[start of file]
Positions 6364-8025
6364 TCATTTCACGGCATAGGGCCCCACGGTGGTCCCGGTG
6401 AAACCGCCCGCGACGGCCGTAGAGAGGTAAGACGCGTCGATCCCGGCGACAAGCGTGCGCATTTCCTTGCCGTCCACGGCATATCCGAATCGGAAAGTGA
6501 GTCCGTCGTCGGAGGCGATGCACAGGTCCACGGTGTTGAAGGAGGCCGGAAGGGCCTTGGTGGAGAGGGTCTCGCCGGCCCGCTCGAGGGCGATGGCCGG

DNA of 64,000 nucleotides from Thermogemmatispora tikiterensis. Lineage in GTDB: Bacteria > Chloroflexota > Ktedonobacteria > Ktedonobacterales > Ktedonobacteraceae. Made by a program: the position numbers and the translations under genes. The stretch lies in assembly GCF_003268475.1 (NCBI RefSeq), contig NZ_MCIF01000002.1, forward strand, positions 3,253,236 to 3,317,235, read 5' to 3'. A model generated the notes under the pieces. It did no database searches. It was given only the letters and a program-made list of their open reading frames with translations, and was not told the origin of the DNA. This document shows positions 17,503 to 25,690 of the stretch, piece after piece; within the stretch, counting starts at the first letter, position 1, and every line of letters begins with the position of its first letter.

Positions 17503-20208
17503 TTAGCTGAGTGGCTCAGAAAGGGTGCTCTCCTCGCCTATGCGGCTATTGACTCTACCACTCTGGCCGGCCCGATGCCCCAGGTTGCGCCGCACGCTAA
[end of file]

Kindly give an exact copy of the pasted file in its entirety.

Positions 6364-8025
6364 TCATTTCACGGCATAGGGCCCCACGGTGGTCCCGGTG
6401 AAACCGCCCGCGACGGCCGTAGAGAGGTAAGACGCGTCGATCCCGGCGACAAGCGTGCGCATTTCCTTGCCGTCCACGGCATATCCGAATCGGAAAGTGA
6501 GTCCGTCGTCGGAGGCGATGCACAGGTCCACGGTGTTGAAGGAGGCCGGAAGGGCCTTGGTGGAGAGGGTCTCGCCGGCCCGCTCGAGGGCGATGGCCGG

DNA of 64,000 nucleotides from Thermogemmatispora tikiterensis. Lineage in GTDB: Bacteria > Chloroflexota > Ktedonobacteria > Ktedonobacterales > Ktedonobacteraceae. Made by a program: the position numbers and the translations under genes. The stretch lies in assembly GCF_003268475.1 (NCBI RefSeq), contig NZ_MCIF01000002.1, forward strand, positions 3,253,236 to 3,317,235, read 5' to 3'. A model generated the notes under the pieces. It did no database searches. It was given only the letters and a program-made list of their open reading frames with translations, and was not told the origin of the DNA. This document shows positions 17,503 to 25,690 of the stretch, piece after piece; within the stretch, counting starts at the first letter, position 1, and every line of letters begins with the position of its first letter.

Positions 17503-20208
17503 TTAGCTGAGTGGCTCAGAAAGGGTGCTCTCCTCGCCTATGCGGCTATTGACTCTACCACTCTGGCCGGCCCGATGCCCCAGGTTGCGCCGCACGCTAA